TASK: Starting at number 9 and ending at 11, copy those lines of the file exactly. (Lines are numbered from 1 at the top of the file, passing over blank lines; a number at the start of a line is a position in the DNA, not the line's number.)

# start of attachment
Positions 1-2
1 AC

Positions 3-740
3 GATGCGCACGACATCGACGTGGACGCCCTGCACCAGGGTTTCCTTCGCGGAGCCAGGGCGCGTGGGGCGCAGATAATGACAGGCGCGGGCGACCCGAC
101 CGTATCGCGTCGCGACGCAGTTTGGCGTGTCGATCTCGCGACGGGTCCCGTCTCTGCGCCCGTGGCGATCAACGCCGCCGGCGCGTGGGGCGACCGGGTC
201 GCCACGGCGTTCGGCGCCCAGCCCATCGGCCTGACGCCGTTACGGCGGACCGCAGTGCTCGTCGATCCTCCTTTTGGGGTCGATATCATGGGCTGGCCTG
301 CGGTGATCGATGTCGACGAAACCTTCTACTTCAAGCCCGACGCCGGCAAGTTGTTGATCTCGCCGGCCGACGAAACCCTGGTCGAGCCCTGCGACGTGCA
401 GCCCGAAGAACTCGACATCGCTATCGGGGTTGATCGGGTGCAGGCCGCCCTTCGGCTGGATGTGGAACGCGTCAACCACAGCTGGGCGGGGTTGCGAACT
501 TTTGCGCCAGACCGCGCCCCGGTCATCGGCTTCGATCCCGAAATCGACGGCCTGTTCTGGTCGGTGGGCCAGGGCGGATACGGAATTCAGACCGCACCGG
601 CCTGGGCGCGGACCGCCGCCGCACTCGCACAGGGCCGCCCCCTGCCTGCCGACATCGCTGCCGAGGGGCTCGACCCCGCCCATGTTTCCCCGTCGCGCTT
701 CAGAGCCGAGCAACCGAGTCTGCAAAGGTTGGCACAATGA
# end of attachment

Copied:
501 TTTGCGCCAGACCGCGCCCCGGTCATCGGCTTCGATCCCGAAATCGACGGCCTGTTCTGGTCGGTGGGCCAGGGCGGATACGGAATTCAGACCGCACCGG
601 CCTGGGCGCGGACCGCCGCCGCACTCGCACAGGGCCGCCCCCTGCCTGCCGACATCGCTGCCGAGGGGCTCGACCCCGCCCATGTTTCCCCGTCGCGCTT
701 CAGAGCCGAGCAACCGAGTCTGCAAAGGTTGGCACAATGA